GRADUATE COURSE IN MATRIX COMPUTATIONS FOR SPRING 1997 - MAT 767 [3 CREDITS]

It has been estimated that over 70% of computer models in science and engineering rely in part at least on some type of linear algebraic method. The impact of computational linear algebra is also being felt in the analytical realm. The habits of the field reliance on orthogonal matrices and the study of problem sensitivity under perturbation have spilled over into diverse areas. A prime example is the increased use of the singular value decomposition (SVD) as an analytical tool in control engineering, sta tistics, signal processing, image compression, and other disciplines. Another facet of numerical linear algebra is that participants require skills from both mathematics and computer science in order to provide effective software tools. Moreover, the blossoming of new multiprocessor architectures is making the field ever more pertinent and dynamic. The course aims to give an overview of the field with focus on high-level algorithmic concepts as they pertain to new computer architectures. The presentation will be machine independent and at the conceptual level in order to emphasize linear algebraic techniques rather that real life applications on specific machines. However, some small scale illustrative computing should be expected.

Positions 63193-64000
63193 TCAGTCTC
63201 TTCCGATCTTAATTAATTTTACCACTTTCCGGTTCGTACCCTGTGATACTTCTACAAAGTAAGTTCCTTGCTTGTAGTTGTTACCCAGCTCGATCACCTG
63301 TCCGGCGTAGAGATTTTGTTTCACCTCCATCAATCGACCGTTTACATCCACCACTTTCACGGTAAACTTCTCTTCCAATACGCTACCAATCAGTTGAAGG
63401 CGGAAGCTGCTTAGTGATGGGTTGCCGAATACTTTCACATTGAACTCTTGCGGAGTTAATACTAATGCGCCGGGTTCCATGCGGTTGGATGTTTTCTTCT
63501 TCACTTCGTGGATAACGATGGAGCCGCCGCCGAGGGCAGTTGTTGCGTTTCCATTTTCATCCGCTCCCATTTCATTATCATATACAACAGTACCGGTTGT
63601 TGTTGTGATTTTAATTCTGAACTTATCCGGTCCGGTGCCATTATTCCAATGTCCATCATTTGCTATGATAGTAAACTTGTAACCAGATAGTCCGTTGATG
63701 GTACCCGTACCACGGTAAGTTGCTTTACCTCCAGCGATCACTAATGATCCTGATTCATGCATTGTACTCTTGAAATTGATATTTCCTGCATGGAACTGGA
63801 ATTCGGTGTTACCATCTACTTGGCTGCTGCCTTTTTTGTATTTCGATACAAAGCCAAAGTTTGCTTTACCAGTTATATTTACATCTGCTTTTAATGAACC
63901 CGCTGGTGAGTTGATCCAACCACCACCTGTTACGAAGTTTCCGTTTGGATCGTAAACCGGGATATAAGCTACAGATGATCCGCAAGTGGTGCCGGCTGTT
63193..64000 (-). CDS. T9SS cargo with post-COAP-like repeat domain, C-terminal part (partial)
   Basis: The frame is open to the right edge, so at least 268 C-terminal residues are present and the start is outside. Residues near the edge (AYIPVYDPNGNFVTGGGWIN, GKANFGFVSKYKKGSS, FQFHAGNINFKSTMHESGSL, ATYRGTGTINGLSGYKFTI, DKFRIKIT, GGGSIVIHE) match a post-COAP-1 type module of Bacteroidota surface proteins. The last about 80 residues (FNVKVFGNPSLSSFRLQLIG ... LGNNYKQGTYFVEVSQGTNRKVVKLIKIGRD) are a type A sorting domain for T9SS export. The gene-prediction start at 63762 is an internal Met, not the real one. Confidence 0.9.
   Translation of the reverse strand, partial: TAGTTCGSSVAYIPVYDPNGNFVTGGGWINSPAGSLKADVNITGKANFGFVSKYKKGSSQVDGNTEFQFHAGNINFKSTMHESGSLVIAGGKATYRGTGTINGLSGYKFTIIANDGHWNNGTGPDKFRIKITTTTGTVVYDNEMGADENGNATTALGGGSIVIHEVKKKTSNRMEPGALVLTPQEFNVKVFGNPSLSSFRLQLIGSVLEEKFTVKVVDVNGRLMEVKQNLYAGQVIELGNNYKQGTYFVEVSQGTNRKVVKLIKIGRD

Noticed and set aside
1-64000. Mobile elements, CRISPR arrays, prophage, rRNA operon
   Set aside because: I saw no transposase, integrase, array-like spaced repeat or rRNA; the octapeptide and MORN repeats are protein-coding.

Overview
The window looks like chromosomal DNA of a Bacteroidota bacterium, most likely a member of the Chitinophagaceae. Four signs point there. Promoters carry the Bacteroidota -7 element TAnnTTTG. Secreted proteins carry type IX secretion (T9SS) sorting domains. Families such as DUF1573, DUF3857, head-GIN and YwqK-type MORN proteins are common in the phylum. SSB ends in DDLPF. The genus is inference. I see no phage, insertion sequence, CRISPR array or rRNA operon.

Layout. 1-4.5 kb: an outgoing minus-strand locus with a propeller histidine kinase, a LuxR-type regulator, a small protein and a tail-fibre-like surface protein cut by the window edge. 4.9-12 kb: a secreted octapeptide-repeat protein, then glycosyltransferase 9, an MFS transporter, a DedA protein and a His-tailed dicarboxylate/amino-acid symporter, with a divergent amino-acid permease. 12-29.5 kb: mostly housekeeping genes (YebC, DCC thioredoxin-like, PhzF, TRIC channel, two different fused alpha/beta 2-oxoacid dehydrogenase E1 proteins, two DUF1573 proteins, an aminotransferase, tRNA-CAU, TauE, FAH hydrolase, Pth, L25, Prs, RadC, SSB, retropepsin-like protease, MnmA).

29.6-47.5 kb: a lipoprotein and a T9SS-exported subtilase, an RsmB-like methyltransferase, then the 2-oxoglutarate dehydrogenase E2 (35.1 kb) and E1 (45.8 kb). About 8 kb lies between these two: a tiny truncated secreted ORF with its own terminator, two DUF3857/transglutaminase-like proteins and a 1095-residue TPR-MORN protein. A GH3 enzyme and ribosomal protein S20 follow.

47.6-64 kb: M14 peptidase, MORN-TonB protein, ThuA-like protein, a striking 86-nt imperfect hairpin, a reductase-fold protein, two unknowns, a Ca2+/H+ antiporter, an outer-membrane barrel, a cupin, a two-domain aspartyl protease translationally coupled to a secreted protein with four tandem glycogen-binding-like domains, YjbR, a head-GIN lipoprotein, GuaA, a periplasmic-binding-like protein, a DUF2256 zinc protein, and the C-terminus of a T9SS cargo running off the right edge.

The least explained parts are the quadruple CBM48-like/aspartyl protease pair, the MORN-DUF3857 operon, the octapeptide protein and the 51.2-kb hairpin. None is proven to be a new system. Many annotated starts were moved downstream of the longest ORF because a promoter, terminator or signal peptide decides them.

Time: Tuesday & Thursday 2:30-3:45 PM, Room: CBC C113

Instructor: Professor George Miel, Office: CBC B509, ph: 895-0360

Text: Gene H. Golub and Charles F. Van Loan, Matrix Computations, The John Hopkins University Press, second edition, 1989.

Prerequisites: Graduate standing and prior training in numerical analysis or consent of the instructor.

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